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Friday, July 3, 2015


"The Futurist"
Laura Peterson Choreography
Judson Memorial Church, New York 
July 1, 2015 

By Tom Phillips 

Fortunato Depero, "Skyscrapers and Tunnels" 1930   
The infrastructure and the past are Laura Peterson’s twin obsessions. In one dance after another, she sets out to discover what makes the world tick, whirr, click and go round; and how the present was invented in the past. She’s most fascinated by the recent past -- and how this sleek post-modern world emerged from the now-clunky-looking cocoon of modernity.

“The Futurist” is her latest X-ray of civilization, a look into the works of Futurism, a doomed movement of the 20s and 30s, personified by Benito Mussolini, who made the trains run on time. Speed, war and clockwork technology were supposed to create a super-civilization, a locomotive of brutal, unstoppable progress.

Its essence was the flywheel – a rotating mechanical device used to store and then release rotational energy. A flywheel is designed so that the further from the center the mass is, the more effect is has on the object’s momentum and kinetic energy. They’re used in giant industrial engines, cars and turbines – and they make the sound Walter Mitty daydreamed in 1939 -- “ta-pocketa-pocketa-pocketa-pocketa-pocketa.”  

And so the first sound we hear in the live score to Peterson’s “The Futurist” is a clicking, whirring "pocketa-pocketa-pocketa," and the signature move of the piece is a kind of leveraged forward pirouette – the arms and legs flying out as far as possible from the core, squaring the amount of energy released by a standard tight turn.

In Peterson’s visionary work, dancers are never characters -- they're elements of a larger whole, which itself is a sign of some larger whole. In this case it’s the infrastructure of military-industrial might, later to be refined, transistorized, then digitized into the superhuman power we experience today when we turn on our computers, phones and drones. We no longer hear "ta-pocketa-pocketa," but the whirring is there in the deep background.

This is all about power, and Peterson’s four-woman company is up to it. Their repetitive movements are violent, spasmodic, but gradually absorbed into a system. The basic form is the circle -– the flywheel in motion. There’s also an intense wrestling match, two women tumbling over each other diagonally across the floor with a microphone stuck between them, picking up the friction of the moving, clashing bodies – sparks flying, creating energy like a human turbine.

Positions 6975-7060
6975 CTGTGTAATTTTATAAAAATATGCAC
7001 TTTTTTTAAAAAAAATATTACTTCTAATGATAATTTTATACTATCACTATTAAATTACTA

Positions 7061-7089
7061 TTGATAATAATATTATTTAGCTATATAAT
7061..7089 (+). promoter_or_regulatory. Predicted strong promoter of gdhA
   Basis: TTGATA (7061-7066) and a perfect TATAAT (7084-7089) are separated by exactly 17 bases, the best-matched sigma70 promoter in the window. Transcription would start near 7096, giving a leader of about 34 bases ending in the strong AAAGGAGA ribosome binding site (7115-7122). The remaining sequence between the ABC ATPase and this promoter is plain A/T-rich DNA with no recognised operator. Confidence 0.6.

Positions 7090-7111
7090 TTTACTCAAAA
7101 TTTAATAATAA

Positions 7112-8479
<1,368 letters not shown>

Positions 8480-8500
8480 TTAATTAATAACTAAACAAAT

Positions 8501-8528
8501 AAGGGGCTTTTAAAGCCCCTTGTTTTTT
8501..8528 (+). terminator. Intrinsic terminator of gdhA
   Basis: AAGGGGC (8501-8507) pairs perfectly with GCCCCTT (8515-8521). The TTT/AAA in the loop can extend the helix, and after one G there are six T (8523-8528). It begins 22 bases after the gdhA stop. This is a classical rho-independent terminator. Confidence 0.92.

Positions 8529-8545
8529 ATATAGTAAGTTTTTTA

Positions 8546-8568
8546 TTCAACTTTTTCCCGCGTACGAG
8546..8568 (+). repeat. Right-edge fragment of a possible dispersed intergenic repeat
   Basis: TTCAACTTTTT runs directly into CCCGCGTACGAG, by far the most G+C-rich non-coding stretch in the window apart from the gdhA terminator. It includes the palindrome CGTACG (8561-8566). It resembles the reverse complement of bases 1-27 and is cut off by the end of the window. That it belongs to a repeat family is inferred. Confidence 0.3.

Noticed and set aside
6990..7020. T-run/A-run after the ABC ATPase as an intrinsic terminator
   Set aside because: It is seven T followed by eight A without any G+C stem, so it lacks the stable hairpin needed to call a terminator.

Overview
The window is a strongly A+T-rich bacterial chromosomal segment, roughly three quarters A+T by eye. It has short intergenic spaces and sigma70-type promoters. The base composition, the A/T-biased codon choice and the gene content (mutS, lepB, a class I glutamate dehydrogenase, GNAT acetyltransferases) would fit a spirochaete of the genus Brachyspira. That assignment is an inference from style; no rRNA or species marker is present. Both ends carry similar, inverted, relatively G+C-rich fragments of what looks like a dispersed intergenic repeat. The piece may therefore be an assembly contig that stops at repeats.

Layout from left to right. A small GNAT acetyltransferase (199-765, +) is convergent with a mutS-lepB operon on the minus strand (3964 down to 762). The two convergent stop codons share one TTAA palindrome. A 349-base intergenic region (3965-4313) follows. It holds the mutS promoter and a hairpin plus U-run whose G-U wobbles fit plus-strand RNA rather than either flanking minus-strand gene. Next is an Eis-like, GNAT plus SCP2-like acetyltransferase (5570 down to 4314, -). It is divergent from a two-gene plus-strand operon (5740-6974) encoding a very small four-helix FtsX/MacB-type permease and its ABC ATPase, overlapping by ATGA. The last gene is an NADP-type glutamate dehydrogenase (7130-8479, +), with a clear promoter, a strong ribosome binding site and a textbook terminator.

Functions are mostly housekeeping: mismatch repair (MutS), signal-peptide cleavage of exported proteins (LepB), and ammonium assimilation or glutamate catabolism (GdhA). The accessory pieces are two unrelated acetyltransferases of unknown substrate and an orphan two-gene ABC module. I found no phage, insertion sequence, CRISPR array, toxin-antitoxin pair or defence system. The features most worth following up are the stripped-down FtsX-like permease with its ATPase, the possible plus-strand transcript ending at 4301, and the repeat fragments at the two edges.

It’s the second time I’ve seen “The Futurist.”  The previous time, the wrestling match was between a woman and a man, moving across a wall. It was electric. This time it was two women, Jennifer Sydor and the newest member of the company, Meghan Frederick. I was skeptical that two women could create the same kind of friction, but Frederick proved me wrong. She is a dynamo, a powerhouse; the highlight of the whole piece was her solo, capped with a rocketing series of what looked like chaine turns with her arms straight up, blasting across the floor like a human cylinder.
The Futurist, 2014

The future is always changing, and so is “The Futurist,” depending on the space it’s in. The first time I saw it was in a gym-like neutral space, with Peterson’s own abstract art as a backdrop. This time it was in a sacred space, the sanctuary of Judson Memorial -– sacred both as a church and the birthplace of post-modern dance. The backdrop this time was high above – an illuminated stained-glass window, with a cross at the center. This added a mysterious reference to a more distant past. Even the Middle Ages are not dead, it seemed to say, just hidden in the present.

“The Futurist” was presented as part of Judson’s ongoing project to join religion, the arts, and social justice in one great space. Since the financial crisis of 2008 they’ve been providing an evening of free food and performance the first Wednesday of every month.  The food was good, too.  

Copyright 2015  by Tom Phillips